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How the provinces compare to the SA franchises according to a South African living in Ireland

The Rainbow Cup takes on a different form than previously expected, with confirmation on Wednesda...



How the provinces compare to t...
Rugby

How the provinces compare to the SA franchises according to a South African living in Ireland

The Rainbow Cup takes on a different form than previously expected, with confirmation on Wednesday morning that the South African franchises will not be heading up north.

Wednesday saw the confirmation of the expected pull-out from the 'away leg' of the competition, with the Pro14 confirming that two separate competitions will be running over a period of seven weeks. This has no affect on the Pro16 which is set to get underway later in the year and will see South Africa join the competition officially.

While it will be some time before the provinces face off against the franchises, these parallel Rainbow Cup competitions give Irish fans the opportunity to scout their South African counterparts, particularly ahead of the British & Irish Lions tour.

Although OTB Sports have introduced the different South African teams to Irish audiences over the past number of weeks, what has not been clear up until now has been just how similar the South African franchises are to the four provinces.

O'Loughlin Leinster Irish Provinces

The Bulls are the South African Leinster

Leinster have been the dominant Irish province over the last decade, winning the last four Pro14 titles, and maintaining a very strong winning record.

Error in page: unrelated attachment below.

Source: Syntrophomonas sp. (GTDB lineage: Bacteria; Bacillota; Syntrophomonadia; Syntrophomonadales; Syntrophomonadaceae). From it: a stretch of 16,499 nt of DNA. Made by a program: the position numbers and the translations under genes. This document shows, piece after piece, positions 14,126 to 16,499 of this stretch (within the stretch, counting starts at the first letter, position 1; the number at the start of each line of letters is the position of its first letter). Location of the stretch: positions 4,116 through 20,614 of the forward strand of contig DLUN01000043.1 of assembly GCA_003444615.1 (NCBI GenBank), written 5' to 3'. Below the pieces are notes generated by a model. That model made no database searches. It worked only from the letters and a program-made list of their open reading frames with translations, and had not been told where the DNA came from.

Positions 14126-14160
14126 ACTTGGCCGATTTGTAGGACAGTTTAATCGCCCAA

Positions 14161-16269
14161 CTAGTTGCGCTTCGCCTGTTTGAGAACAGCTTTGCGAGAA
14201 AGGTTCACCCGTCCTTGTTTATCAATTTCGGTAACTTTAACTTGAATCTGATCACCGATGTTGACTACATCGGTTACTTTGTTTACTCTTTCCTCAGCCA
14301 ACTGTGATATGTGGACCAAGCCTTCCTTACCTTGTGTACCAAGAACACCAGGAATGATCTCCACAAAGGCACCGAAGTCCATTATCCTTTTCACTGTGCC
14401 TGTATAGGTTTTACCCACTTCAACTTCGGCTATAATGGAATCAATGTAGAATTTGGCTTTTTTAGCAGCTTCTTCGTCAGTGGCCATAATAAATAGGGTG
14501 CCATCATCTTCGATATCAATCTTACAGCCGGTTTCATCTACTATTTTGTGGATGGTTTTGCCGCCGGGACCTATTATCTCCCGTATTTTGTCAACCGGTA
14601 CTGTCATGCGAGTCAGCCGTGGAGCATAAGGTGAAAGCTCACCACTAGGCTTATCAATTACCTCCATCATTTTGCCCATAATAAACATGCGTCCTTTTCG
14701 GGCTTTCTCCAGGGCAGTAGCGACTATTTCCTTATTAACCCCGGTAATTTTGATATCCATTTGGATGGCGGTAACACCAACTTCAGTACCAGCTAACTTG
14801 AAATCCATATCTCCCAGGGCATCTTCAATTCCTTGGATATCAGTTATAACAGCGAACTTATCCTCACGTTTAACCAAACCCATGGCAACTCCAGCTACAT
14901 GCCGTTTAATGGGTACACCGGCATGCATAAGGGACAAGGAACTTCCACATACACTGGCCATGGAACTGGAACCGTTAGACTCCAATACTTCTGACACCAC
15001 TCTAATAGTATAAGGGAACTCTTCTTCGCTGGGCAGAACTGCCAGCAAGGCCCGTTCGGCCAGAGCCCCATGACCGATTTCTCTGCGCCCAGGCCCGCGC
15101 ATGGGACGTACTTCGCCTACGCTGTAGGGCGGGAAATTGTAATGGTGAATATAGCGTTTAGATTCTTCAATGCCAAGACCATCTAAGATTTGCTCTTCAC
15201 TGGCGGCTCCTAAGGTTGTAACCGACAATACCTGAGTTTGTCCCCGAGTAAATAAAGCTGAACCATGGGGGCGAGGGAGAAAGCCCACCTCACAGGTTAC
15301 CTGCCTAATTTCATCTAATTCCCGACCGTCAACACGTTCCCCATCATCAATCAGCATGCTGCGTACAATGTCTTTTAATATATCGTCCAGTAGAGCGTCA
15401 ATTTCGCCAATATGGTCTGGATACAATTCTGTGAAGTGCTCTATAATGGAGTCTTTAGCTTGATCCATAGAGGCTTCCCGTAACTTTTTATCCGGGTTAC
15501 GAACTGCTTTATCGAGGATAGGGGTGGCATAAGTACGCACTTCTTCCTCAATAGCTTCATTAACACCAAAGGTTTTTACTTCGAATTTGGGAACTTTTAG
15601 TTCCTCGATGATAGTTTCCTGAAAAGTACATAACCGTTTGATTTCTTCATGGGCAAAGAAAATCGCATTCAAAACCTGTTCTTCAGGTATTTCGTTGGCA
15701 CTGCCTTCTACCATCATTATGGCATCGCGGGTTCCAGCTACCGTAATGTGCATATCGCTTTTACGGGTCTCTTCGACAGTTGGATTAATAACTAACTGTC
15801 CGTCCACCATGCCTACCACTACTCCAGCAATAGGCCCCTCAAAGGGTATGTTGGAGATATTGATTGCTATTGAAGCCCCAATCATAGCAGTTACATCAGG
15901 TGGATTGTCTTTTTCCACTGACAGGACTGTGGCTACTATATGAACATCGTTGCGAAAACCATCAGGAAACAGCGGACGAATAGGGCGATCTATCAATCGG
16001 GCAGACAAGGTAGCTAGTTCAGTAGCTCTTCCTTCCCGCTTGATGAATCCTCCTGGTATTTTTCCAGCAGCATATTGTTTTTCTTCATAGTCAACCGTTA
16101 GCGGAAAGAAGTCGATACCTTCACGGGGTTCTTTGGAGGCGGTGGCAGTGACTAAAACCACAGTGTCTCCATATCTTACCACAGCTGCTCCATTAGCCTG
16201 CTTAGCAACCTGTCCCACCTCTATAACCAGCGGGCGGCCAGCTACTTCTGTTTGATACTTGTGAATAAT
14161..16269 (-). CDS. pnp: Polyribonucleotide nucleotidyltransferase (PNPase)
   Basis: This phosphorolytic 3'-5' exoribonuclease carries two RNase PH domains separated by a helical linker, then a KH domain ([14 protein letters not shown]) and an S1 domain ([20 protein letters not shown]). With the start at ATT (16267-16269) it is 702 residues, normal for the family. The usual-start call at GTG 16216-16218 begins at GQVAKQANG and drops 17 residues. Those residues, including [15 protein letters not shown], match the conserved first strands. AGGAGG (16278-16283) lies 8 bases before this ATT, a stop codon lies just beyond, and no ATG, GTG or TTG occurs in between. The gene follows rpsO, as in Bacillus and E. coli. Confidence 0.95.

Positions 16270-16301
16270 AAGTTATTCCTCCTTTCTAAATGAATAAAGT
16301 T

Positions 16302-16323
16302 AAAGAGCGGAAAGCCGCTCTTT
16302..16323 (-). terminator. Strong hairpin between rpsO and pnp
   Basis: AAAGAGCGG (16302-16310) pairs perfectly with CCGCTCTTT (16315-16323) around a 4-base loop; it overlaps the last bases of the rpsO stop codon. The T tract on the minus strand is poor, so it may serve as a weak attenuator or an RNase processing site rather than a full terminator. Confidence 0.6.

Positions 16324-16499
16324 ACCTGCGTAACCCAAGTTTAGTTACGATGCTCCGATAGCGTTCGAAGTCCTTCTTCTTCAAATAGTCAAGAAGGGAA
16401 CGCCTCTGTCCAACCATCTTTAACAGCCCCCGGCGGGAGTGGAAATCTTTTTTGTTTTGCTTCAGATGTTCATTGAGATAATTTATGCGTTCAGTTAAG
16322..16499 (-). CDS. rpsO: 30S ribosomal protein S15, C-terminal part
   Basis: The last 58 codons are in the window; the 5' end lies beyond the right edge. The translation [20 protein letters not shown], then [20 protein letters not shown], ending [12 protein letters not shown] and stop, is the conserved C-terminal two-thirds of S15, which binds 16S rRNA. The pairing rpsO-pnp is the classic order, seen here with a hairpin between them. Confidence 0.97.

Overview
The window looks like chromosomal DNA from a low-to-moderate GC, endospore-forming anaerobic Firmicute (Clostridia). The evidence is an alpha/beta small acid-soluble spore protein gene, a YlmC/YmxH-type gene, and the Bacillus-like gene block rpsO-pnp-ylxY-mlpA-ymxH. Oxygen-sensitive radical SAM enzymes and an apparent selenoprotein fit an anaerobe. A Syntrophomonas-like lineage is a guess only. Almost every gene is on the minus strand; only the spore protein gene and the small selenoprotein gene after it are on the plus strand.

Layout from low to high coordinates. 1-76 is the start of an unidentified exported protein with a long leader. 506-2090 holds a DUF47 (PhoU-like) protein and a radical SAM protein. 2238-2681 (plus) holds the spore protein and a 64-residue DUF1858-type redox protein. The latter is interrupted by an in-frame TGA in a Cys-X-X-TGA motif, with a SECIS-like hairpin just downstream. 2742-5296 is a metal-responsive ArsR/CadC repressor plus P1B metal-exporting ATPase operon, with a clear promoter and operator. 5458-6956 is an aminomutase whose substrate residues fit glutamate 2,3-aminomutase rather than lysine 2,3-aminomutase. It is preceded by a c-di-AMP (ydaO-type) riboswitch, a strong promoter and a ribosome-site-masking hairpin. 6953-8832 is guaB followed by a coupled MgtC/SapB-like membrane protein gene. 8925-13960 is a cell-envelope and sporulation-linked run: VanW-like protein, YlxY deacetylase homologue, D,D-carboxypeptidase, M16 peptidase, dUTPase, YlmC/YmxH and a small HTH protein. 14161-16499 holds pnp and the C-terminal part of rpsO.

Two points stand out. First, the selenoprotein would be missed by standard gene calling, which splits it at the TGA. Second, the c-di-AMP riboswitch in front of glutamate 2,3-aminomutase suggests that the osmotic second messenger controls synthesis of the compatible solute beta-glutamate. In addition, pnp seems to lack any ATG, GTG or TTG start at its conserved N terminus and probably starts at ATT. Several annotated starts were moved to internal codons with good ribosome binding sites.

While the Bulls have not enjoyed the overwhelming success that Leinster have, they are still the most successful team to come out of South Africa.

They are the only SA team to win Super Rugby and have been dominant in the two tournaments held in South Africa since the start of COVID-19.

While both sides are the most likely from their countries to win their respective Rainbow Cup competitions, their overall performances are not the only similarities to find between the two blue teams.

Both sides benefit from the experience and ability of an ageing out half that is still in the form of their careers, in Jonathan Sexton and Morné Steyn.

Like the 35-year-old Sexton, a 36-year-old Steyn has been in superb form in recent months and has been putting his hand up for Springbok selection as the form flyhalf in the country.

Similarly, Sexton is still the first choice for Ireland and is likely to run out for the Lions later this year, likely against a Springbok side with Steyn in it.